Differential involvement of hippocampal and amygdalar NMDA receptors in contextual and aversive aspects of inhibitory avoidance memory in rats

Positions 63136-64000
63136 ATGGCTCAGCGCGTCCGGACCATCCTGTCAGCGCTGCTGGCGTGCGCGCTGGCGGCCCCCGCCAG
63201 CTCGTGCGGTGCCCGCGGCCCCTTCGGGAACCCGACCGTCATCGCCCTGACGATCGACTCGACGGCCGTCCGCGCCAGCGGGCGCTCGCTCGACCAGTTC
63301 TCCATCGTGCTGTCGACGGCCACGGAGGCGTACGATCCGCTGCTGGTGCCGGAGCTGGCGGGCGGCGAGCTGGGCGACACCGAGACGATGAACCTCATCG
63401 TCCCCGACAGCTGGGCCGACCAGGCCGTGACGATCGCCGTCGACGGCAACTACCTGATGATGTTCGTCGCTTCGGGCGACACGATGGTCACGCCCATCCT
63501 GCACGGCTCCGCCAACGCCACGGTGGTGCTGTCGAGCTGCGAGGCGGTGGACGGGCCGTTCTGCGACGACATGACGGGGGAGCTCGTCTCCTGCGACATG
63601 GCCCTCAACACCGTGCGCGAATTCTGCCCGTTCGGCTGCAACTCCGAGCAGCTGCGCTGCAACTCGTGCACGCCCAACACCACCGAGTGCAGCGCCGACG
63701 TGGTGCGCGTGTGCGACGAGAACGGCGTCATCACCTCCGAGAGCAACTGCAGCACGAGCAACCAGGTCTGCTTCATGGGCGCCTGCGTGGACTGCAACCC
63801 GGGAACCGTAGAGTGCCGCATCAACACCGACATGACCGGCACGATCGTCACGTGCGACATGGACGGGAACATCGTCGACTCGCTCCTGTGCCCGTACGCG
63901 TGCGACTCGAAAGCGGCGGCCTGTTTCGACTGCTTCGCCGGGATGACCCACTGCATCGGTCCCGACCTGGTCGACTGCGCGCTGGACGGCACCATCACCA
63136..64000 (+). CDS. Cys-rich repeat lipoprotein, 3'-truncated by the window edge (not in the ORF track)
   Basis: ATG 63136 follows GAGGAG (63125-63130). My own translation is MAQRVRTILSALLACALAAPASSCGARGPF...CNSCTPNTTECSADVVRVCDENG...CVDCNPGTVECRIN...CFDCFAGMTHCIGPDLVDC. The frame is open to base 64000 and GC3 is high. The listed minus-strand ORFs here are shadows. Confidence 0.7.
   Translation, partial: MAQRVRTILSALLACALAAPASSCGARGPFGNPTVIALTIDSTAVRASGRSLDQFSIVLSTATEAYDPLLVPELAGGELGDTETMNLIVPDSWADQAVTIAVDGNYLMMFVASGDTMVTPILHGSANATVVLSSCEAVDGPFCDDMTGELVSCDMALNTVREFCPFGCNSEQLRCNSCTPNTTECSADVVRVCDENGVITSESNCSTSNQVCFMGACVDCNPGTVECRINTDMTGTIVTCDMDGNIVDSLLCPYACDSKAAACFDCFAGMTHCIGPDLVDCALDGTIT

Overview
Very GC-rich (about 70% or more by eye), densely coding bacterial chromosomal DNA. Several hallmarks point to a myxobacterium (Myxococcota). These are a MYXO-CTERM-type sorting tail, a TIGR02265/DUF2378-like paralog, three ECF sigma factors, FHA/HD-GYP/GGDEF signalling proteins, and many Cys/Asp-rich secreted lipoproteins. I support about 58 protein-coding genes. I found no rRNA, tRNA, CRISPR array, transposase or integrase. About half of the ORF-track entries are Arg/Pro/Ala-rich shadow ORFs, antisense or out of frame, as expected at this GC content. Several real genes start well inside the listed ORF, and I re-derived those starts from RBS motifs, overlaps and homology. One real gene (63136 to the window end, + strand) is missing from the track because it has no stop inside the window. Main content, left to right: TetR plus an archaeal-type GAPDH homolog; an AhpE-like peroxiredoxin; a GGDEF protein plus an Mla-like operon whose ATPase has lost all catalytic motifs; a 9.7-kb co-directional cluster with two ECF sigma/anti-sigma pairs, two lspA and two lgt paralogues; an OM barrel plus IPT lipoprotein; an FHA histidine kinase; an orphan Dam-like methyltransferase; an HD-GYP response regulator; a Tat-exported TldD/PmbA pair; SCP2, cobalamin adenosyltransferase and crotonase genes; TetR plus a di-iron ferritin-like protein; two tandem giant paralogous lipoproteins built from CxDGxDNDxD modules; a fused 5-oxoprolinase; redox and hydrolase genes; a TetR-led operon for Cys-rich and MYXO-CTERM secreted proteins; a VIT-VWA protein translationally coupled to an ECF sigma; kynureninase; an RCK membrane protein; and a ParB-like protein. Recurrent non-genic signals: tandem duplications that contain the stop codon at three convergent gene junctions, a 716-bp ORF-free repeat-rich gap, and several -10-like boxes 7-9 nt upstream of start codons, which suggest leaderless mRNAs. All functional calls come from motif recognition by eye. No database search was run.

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Adult male rats bilaterally implanted with guide canullae aimed either at the dorsal hippocampus (dHIP) or the basolateral nucleus of the amygdala (BLA) were trained in a step-down inhibitory avoidance task (IA) and tested for retention 24 h after training. Immediately after training, animals were given a bilateral infusion of the N-methyl-D-aspartate (NMDA) glutamate receptor antagonist D,L-2-amino-5-phosphonopentanoic acid (AP5) (5.0 microg) into the dHIP or the BLA. Both intrahippocampal and intraamygdala infusions of AP5 blocked IA retention. Preexposure to the training box, but not to a different environment 24 h prior to training prevented the impairing effect of intrahippocampal infusion of AP5 on retention. Preexposure did not affect the retention impairment induced by intraamygdala infusion of AP5. These data suggest that hippocampal NMDA receptors might be involved in the contextual and spatial aspects, while amygdalar NMDA receptors might be involved in the aversive aspects of memory for IA.
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